Welcome to our community

Be a part of something great, join today!

Taylor series

Jameson

Administrator
Staff member
Jan 26, 2012
4,055
I just realized that ILS gave a solution using a definition of a Taylor Series I hadn't seen before. The logic and result are clearly correct but I thought about trying it from the definition I am used to.

This might be wrong so I am hoping someone can check it and comment if necessary. The end result is correct but there is one spot where I am unsure, so read with scrutiny and skepticism. :)
---------------------------------
We are given \(\displaystyle \frac{s^n}{n!}\frac{d^n}{dq^n}(e^{-q^2})\) and want to try to match it to this form: \(\displaystyle \sum_{n=0} ^ {\infty} \frac {f^{(n)}(a)}{n!} (x-a)^n\)

There is one term that they share which represents the nth derivative at $a$. These must match up so $f(a)=e^{-q^2}$. There are two things we need to know however, $f(x)$ and $a$. There are perhaps various combinations to try but the one that comes to mind first is $f(x)=e^{-x^2}$ and $a=q$.

Looking at $s^n$ it seems that this should match up with $(x-a)^n$ so we find that $x-a=s$ and since $a=q$ that is equivalent to $x-q=s$. Finally that gives us that $x=s+q$. If we plug that into $f(x)=e^{-x^2}$ then we have our result.
 

Klaas van Aarsen

MHB Seeker
Staff member
Mar 5, 2012
9,322
I just realized that ILS gave a solution using a definition of a Taylor Series I hadn't seen before. The logic and result are clearly correct but I thought about trying it from the definition I am used to.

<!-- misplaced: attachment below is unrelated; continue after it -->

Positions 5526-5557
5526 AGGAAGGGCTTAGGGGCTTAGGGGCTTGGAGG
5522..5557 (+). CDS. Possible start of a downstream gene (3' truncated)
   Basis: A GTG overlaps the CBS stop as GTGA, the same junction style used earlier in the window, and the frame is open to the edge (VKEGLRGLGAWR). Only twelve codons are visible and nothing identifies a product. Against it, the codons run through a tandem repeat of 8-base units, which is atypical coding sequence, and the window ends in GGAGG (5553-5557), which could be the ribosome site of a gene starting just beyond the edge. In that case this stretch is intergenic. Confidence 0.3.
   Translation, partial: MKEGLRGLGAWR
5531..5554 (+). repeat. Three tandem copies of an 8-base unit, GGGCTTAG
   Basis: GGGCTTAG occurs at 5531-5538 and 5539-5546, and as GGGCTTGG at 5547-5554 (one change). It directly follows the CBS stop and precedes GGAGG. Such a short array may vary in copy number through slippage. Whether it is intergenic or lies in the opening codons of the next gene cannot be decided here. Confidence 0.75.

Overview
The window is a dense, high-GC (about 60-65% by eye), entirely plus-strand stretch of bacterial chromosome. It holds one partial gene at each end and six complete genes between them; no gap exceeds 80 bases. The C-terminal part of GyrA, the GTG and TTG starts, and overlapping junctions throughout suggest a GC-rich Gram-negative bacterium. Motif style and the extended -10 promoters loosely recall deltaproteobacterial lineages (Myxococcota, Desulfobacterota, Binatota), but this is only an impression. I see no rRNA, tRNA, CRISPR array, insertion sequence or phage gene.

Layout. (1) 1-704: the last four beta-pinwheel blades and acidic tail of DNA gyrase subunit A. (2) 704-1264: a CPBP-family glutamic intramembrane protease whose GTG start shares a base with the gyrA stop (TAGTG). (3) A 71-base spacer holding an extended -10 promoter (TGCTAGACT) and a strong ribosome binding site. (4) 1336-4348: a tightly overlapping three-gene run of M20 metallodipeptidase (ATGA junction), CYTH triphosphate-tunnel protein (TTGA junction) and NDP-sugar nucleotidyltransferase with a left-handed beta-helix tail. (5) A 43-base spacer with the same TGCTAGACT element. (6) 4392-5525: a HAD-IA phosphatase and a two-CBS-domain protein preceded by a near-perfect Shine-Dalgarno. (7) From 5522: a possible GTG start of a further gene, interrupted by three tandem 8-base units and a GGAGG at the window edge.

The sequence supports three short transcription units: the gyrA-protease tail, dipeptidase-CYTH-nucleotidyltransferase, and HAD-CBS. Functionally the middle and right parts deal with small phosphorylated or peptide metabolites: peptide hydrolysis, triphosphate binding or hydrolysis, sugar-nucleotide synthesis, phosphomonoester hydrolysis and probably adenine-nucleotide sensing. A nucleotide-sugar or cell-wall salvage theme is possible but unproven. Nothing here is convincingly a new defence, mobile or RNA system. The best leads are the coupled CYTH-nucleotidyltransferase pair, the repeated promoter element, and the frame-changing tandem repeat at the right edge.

This might be wrong so I am hoping someone can check it and comment if necessary. The end result is correct but there is one spot where I am unsure, so read with scrutiny and skepticism.
---------------------------------
We are given \(\displaystyle \frac{s^n}{n!}\frac{d^n}{dq^n}(e^{-q^2})\) and want to try to match it to this form: \(\displaystyle \sum_{n=0} ^ {\infty} \frac {f^{(n)}(a)}{n!} (x-a)^n\)

There is one term that they share which represents the nth derivative at $a$. These must match up so $f(a)=e^{-q^2}$. There are two things we need to know however, $f(x)$ and $a$. There are perhaps various combinations to try but the one that comes to mind first is $f(x)=e^{-x^2}$ and $a=q$.

Looking at $s^n$ it seems that this should match up with $(x-a)^n$ so we find that $x-a=s$ and since $a=q$ that is equivalent to $x-q=s$. Finally that gives us that $x=s+q$. If we plug that into $f(x)=e^{-x^2}$ then we have our result.
Looks good. :)
What are you unsure about?
 

Jameson

Administrator
Staff member
Jan 26, 2012
4,055
Looks good. :)
What are you unsure about?
I wasn't sure about $f(a)=e^{-q^2}$, although it is logical and fits. Pretty much anything that involves making conclusions about functions in this way makes me nervous. Not being able to rigorously prove a claim I'm using makes me feel like I don't have a right to use the claim, even if it's correct.

Anyway, glad to read that my solution works. I felt like my hints were not very effective and I don't really know where Fermat is feeling stuck so in this case a full solution seemed best.

@Fermat - what do you think about the way I did it? Does it make more sense when using the definition you are used to?